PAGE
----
J.B. Spins

Jazz, film, and improvised culture.

Tuesday, May 13, 2014

Next Year Jerusalem: Sight-Seeing in the State of Israel

Unlike most tourists traveling to Israel, security issues are the least of their worries. This group of eighty and ninety-some year-old Jewish retirees and their caretakers have more mundane health concerns to focus on as they prepare for their journey. It will be the trip of their lifetimes coming late in life for the subjects of David Gaynes’ Next Year Jerusalem (trailer here), which opens this Friday in New York.

You know every last resident of the Jewish Home for the Elderly in Fairfield votes in each election, so it is no surprise to find the state’s senior senator glad-handing the residents. He should remember they clearly support the State of Israel—and therefore probably do not consider it a potential apartheid state, unlike our current Secretary of State. Gaynes scrupulously avoids such political controversies, preferring to focus on the religious and spiritual significance of their pilgrimage instead.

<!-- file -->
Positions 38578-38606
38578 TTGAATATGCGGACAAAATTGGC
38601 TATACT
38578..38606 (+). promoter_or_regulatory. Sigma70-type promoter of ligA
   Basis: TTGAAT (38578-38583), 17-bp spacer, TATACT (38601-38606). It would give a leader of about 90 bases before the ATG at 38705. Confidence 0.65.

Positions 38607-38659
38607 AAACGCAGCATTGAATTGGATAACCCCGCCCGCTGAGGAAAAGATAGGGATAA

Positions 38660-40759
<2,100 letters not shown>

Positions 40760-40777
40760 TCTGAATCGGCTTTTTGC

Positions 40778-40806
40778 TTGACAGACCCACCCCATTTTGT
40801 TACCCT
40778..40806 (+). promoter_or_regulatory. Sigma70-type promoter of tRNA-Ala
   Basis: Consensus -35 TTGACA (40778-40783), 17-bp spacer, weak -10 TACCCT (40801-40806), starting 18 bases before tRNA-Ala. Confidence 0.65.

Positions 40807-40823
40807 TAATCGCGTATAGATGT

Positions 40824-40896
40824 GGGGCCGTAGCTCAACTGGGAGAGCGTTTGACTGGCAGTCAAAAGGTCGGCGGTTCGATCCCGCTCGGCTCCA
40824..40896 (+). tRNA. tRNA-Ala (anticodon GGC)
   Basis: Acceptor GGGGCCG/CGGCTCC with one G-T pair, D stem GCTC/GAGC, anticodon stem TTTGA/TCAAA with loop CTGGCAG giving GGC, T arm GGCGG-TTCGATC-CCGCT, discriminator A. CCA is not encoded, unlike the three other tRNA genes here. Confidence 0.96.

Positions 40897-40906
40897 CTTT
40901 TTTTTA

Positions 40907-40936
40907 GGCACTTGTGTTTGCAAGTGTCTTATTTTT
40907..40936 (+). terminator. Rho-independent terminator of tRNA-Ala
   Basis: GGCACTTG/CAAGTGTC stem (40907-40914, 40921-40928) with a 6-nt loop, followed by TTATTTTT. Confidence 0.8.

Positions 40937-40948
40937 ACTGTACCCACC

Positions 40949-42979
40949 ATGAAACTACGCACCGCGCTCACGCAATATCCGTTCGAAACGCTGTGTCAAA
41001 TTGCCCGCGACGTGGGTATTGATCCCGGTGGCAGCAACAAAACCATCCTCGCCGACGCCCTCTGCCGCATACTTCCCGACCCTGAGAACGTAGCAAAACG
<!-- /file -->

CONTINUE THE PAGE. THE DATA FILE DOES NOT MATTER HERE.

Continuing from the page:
Religion and spirituality can indeed be dramatic, but they never get overly messy in NYJ. Easily, the most intense scene captures their visit to Yad Vesham, where a Survivor in the Connecticut group meets a fellow Belgian Hidden Child, who will serve as their tour guide for the day. There is also a pleasant sequence at the Western Wall, where some local Rabbis take a shine to ninety-seven year old Bill Wein.

It is just great that these ten seniors were able to make this trip and get so much out of it—and that’s about all we’ve got here. This would make a good feature story for the Fairfield paper or even a spirited little short doc, but as a feature it is maybe just two or three steps above home travelogue (although technically, it looks completely professional). Christopher Garofalo’s performance of his elegant Suite for Flute, Violin, Cello, and Piano and Sonata for Flute and Piano also adds a note of class, while struggling to create a mood of wistful contemplation that never quite takes hold.

Perhaps Gaynes was reluctant to delve too deeply, lest he ruin the moments. Frankly, one wonders if a filmmaker like Dmitriy Khavin (a documentarian with a foreign correspondent’s sensibility) would have gotten at something deeper. All very nice, but not much more, Next Year Jerusalem opens this Friday (5/16) in New York at the Quad Cinema.

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